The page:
Productivity growth in the tap beer sector:
As a productivity optimist, what I’d normally tell you is that the ability to make serving beer a less labor-intensive occupation will ultimately benefit consumers. Initially, you’d see increased profits from the owners of beer-selling establishments. But that will merely attract additional capital into the beer sector, leading to more intense competition. Soon enough, the extra profit rate is competed away and the consumer surplus grows. In this particular case there are, however, a number of problems.
One is just that the NHL and NBA are semi-cartelized and it’s not like competing pro basketball teams are going to come to the city. But the other is that in the more general case of selling beer, there are extreme constraints to introducing new competition. It’s obvious that an additional bar in Adams-Morgan could be profitable. But it’s illegal to start a new bar in Adams-Morgan. It’s also illegal to start a new bar on 17th Street near Dupont Circle. Residents of Barracks Row are actually frightened that successful bars might open in their neighborhood. And, indeed, liquor license moratoria are quite frequent in the city. But even in places where opening a new bar isn’t just blanket illegal, you still face a lot of regulatory hurdles to doing so. Generally speaking, people are pretty hostile to the idea of a bar opening on their block and there are a lot of tools at their disposal to block it.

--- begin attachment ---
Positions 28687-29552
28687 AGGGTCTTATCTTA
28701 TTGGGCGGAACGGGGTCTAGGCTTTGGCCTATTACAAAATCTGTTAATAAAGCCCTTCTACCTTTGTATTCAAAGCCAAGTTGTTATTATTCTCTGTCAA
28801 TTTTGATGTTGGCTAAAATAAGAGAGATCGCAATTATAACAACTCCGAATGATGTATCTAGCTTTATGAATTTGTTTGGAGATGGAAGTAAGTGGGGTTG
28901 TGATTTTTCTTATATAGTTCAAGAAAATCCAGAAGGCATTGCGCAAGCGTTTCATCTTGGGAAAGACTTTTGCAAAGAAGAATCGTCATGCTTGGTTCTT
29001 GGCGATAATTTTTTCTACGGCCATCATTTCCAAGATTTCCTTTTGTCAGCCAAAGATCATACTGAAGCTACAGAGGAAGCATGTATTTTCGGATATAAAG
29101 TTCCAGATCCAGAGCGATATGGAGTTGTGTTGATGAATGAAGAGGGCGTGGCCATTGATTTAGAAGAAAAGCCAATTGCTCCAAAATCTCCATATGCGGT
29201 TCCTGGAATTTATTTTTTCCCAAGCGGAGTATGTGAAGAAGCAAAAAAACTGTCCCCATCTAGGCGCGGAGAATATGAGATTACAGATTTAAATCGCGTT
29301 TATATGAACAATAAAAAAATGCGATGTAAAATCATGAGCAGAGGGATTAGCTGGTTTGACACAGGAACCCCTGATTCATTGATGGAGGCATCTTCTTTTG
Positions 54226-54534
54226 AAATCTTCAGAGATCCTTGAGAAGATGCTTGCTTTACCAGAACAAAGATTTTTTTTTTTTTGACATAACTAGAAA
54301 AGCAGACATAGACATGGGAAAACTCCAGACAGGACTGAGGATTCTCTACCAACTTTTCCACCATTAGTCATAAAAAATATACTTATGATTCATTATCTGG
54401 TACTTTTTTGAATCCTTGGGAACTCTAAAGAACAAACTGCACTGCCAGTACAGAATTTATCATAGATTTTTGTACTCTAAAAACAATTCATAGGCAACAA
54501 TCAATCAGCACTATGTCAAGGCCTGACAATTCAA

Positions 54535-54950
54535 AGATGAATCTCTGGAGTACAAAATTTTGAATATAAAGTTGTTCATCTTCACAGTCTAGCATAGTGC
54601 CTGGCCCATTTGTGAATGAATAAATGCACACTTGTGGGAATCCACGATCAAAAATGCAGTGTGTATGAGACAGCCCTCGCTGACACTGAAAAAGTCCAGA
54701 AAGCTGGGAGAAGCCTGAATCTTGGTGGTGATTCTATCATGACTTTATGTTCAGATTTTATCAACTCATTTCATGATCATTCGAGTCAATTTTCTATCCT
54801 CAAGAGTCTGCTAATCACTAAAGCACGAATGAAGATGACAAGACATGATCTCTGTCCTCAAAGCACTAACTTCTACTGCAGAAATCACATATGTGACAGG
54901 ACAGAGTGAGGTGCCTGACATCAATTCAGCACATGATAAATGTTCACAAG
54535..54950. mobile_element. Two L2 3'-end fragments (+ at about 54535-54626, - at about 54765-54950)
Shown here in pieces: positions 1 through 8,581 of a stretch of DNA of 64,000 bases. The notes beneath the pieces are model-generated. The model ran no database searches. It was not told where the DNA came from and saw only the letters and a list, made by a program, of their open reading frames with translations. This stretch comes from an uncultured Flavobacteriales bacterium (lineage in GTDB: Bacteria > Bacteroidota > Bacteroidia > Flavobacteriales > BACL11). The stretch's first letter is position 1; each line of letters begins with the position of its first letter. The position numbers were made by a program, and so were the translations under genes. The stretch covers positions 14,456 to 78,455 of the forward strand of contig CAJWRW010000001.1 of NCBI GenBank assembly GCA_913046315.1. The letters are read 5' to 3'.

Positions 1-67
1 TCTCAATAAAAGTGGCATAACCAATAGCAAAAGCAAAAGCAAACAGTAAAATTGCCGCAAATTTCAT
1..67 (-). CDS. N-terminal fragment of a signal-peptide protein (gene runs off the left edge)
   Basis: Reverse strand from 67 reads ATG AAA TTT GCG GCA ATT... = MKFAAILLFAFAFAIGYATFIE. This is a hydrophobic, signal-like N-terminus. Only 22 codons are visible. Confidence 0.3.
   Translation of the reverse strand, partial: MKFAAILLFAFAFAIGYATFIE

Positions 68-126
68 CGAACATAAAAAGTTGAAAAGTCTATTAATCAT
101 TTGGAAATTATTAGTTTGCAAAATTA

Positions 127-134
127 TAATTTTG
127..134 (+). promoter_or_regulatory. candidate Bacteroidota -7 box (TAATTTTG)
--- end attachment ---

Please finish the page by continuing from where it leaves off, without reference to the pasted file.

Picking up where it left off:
Whatever you think of that, it creates an anomalous situation whereby productivity enhancing innovations in the beer-serving sector simply lead to higher rents for existing license holders. Insofar as a city wants to restrict the availability of beer-selling establishments, the smarter way to do it is with laxer regulation plus higher taxes which would ensure that productivity growth ends up in the pockets of the city (allowing for lower taxes and better services) rather than in the hands of the license holders.